List of GOES satellites

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SMS-derived GOES satellite

This is a list of Geostationary Operational Environmental Satellites. GOES spacecraft are operated by the United States National Oceanic and Atmospheric Administration, with NASA responsible for research and development, and later procurement of spacecraft.

History[edit]

The first three GOES satellites used a Philco-Ford bus developed for NASA's Synchronous Meteorological Satellites, which preceded GOES.[1] Two SMS satellites had been launched; SMS-1 in May 1974, and SMS-2 in February 1975. The first GOES satellite, GOES-1, was launched in October 1975. Two more followed, launching almost two minutes short of a year apart, on 16 June 1977 and 1978 respectively. The SMS-derived satellites were spin-stabilized spacecraft, which provided imagery through a Visible and Infrared Spin Scan Radiometer, or VISSR.

Following the three SMS GOES spacecraft, five satellites were procured from Hughes, which became the first generation GOES satellites. Four of these reached orbit, with GOES-G being lost in a launch failure.[2]

First generation GOES satellite

The next five GOES satellites were constructed by Space Systems/Loral, under contract to NASA.[3] The imager and sounder instruments were produced by ITT Aerospace/Communication Division. GOES-8 and -9 were designed to operate for three years, while -10, -11 and -12 have expected lifespans of five years. GOES-11 and -12 were launched carrying enough fuel for ten years of operation, in the event that they survived beyond their expected lifespan.

A contract to develop four third-generation GOES satellites was awarded to Hughes Corporation, with the satellites scheduled for launch on Delta III rockets between 2002 and 2010.[4] After a merger with Hughes, Boeing took over the development contracts, with launches transferred to the Delta IV, following the Delta III's retirement. The contract for the fourth satellite, GOES-Q, was later cancelled,[5] and that satellite will only be completed in the event that another third-generation satellite is lost in a launch failure or fails soon after launch. The first third-generation satellite, GOES-13, was launched in May 2006, originally serving as an on-orbit backup.[6] However, in April 2010, GOES-12 was moved to South America coverage and GOES-13 was moved to the GOES-East role.[7] Third generation satellites have an expected lifespan of seven years, but will carry excess fuel to allow them to operate for longer if possible, as with the last two-second generation satellites.

Operational Positions
Name Longitude Satellite
GOES-East 75° W GOES-16[8]
GOES-West 137° W GOES-17[9]
GOES-South 60° W Vacant

The fourth-generation satellites, the GOES-R series,[10] are being built by Lockheed Martin using the A2100 satellite bus. The GOES-R series is a four-satellite program (GOES-R, -S, -T and -U) that will extend the availability of the operational GOES satellite system through 2036.[11] The first satellite of the series, the eponymous GOES-R, was launched on 19 November 2016.[10] It was renamed GOES-16 upon reaching orbit. The second satellite of the series, the eponymous GOES-S, was launched on 1 March 2018. It was renamed GOES-17 upon reaching orbit.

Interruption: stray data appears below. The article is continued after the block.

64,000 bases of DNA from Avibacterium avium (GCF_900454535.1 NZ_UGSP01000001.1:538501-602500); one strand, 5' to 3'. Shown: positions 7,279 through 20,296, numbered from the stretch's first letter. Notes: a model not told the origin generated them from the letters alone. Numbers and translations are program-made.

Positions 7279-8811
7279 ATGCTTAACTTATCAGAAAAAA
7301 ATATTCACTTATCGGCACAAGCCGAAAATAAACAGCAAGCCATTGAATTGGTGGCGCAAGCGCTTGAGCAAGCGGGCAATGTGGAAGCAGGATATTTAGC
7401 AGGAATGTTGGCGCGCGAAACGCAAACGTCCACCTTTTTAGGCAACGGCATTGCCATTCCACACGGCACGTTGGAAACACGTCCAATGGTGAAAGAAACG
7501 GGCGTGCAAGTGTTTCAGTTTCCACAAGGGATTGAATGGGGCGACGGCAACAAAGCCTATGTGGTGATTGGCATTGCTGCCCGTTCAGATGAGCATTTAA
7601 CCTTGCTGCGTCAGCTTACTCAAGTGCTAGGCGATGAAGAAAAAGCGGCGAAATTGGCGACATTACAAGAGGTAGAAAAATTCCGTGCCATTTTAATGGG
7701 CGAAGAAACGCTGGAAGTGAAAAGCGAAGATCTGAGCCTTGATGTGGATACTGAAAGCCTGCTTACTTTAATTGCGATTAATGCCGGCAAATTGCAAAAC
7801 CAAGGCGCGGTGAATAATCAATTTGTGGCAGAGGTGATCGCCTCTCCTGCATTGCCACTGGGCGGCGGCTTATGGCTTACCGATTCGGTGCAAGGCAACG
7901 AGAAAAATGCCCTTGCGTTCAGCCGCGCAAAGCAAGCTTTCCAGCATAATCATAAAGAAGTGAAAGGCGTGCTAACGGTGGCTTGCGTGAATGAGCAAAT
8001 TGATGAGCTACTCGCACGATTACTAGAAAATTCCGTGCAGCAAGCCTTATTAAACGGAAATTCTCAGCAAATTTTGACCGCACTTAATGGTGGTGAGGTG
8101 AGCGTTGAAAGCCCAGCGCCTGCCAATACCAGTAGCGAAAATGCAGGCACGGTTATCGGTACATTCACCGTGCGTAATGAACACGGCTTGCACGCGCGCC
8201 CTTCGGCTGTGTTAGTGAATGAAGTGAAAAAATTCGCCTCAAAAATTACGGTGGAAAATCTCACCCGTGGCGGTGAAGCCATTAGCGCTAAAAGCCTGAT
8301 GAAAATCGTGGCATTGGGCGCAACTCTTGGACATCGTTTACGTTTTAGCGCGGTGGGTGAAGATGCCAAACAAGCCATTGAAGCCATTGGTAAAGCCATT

Imagery[edit]

Satellites[edit]

Designation Launch Date/Time (UTC) Rocket Launch Site Longitude First Image Status Retirement Remarks
Launch Operational

SMS-derived satellites[edit]

Manufactured by Ford Aerospace

GOES-A GOES-1 16 October 1975, 22:40 Delta 2914 CCAFS LC-17A 25 October 1975 Retired 7 March 1985[12]
GOES-B GOES-2 15 June 1977, 10:51 Delta 2914 CCAFS LC-17B 60° W Retired 1993[13] Reactivated as comsat in 1995,[13] finally deactivated in May 2001
GOES-C GOES-3 16 June 1978, 10:49 Delta 2914 CCAFS LC-17B Retired 1993[14] Reactivated as comsat in 1995,[14] decommissioned 29 June 2016

First generation[edit]

Built on a Hughes Space and Communications HS-371 spacecraft bus

GOES-D GOES-4 9 September 1980, 22:57 Delta 3914 CCAFS LC-17A 135° W Retired 22 November 1988[15]
GOES-E GOES-5 22 May 1981, 22:29 Delta 3914 CCAFS LC-17A 75° W Retired 18 July 1990[16]
GOES-F GOES-6 28 April 1983, 22:26 Delta 3914 CCAFS LC-17A 136° W[17] Retired 21 January 1989[17]
GOES-G N/A 3 May 1986, 22:18 Delta 3914 CCAFS LC-17A 135° W (planned) N/A Failed +71 seconds Launch failure[18]
GOES-H GOES-7 26 February 1987, 23:05 Delta 3914 CCAFS LC-17A 75° W, 98° W, 112° W, 135° W, 95° W, 175° W Retired January 1996[19] Reactivated as comsat for Peacesat from 1999-2012, moved to graveyard orbit 12 April 2012.[20]

Second generation[edit]

Built on a Space Systems/Loral LS-1300 spacecraft bus

GOES-I GOES-8 13 April 1994, 06:04 Atlas I CCAFS LC-36B 75° W 9 May 1994 Retired 4 May 2004[21] In graveyard orbit
GOES-J GOES-9 23 May 1995, 05:52 Atlas I CCAFS LC-36B 135° W, 155° E 19 June 1995 Retired 14 June 2007[22] In graveyard orbit
GOES-K GOES-10 25 April 1997, 05:49 Atlas I CCAFS LC-36B 135° W, 65° W 13 May 1997 Retired 1 December 2009[23] In graveyard orbit
GOES-L GOES-11 3 May 2000, 07:07 Atlas IIA CCAFS SLC-36A 135° W 17 May 2000 Retired 16 December 2011[24] Retired, Drifting west